• adopt an official seal,
  • sue and be sued in its own name,
  • purchase, construct, maintain, repair, sell, exchange, police, operate, or lease projects,
  • issue transportation improvement district revenue bonds for the purpose of providing funds to pay the costs of any project,
  • maintain such funds as it considers necessary,
  • make surveys and examinations preliminary to the location and construction of projects,
  • make and enter into all contracts and agreements to operate the TID,
  • employ, retain, or contract for the services of consulting engineers, superintendents, managers, and such other engineers, construction and accounting experts, financial advisers, trustees, marketing, remarketing, and administrative agents, attorneys, and other employees, independent contractors, or agents,
  • receive and accept from the federal or any state or local government loans, grants and contributions for or in aid of the construction, maintenance, or repair of any project, and
  • acquire, hold, and dispose of property in the exercise of its powers and the performance of its duties.

TIDs in Kentucky can address a wide range of transportation project costs such as construction, site acquisition, demolition, diverting highways, machinery and equipment, traffic studies, indemnification, surety bonds, insurance, guarantees, engineering studies, feasibility studies, legal expenses, plans, and other expenses.  These TIDs will operate as public finance entities that can collect funding from multiple sources and use those funds to create debt through bonds to finance transportation projects.  Kentucky TIDs can fund highways, parking, freight rail, bridges, tunnels, overpasses, underpasses, interchanges, and service facilities just to name a few transportation projects. Most importantly, Kentucky TIDs can coordinate regional transportation planning and jointly advocate for transportation project funding. Roadway infrastructure tied to economic development does not always stay within a city or a county- commerce by its nature succeeds when it travels. Also, the law allows TIDs to receive revenue from increment bonds as part of a local development area.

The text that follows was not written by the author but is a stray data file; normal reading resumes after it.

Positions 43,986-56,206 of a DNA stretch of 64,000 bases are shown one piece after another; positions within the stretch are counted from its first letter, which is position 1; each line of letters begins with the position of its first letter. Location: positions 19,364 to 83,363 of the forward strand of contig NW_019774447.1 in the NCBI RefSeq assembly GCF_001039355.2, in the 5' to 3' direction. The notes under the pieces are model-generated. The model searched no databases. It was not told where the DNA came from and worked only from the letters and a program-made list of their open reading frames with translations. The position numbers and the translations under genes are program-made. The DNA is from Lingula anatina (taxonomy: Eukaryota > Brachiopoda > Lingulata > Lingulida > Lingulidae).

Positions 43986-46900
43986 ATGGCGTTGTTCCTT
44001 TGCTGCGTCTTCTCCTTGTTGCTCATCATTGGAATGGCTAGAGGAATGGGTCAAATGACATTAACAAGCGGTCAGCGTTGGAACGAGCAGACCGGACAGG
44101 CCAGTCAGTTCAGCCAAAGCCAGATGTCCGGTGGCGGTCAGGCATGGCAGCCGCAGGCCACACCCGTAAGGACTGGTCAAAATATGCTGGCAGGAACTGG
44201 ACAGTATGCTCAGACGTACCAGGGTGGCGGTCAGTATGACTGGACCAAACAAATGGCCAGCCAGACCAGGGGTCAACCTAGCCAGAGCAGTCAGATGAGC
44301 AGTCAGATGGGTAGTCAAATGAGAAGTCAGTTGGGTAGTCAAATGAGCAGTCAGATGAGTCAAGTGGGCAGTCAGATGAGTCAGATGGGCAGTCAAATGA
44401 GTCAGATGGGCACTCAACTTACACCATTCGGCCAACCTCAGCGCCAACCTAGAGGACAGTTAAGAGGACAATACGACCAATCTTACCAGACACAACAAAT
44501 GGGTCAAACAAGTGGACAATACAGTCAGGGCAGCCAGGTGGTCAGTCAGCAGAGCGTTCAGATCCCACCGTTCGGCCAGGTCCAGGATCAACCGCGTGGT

Kentucky TIDs do not operate with unlimited authority.  The Kentucky TID law retains substantial authority with the legislative body that creates the TID as the law requires approval of the establishing body of a TID before any project can be started.  Also, Kentucky TIDs are not authorized to disturb public utility and common carrier property without their permission. Also, debt incurred by a Kentucky TID must be paid by the TID and is not designed to be guaranteed by other governmental entities. Kentucky TIDs, unlike their counterparts in other states, are not expressly permitted to enact taxes or fees to fund transportation projects, do not expressly have the power of eminent domain, and do not appear to have the ability to utilize Tax Increment Financing to fund infrastructure.

Kentucky has joined states with TIDs that should enable cities and counties to work regionally to address local transportation needs.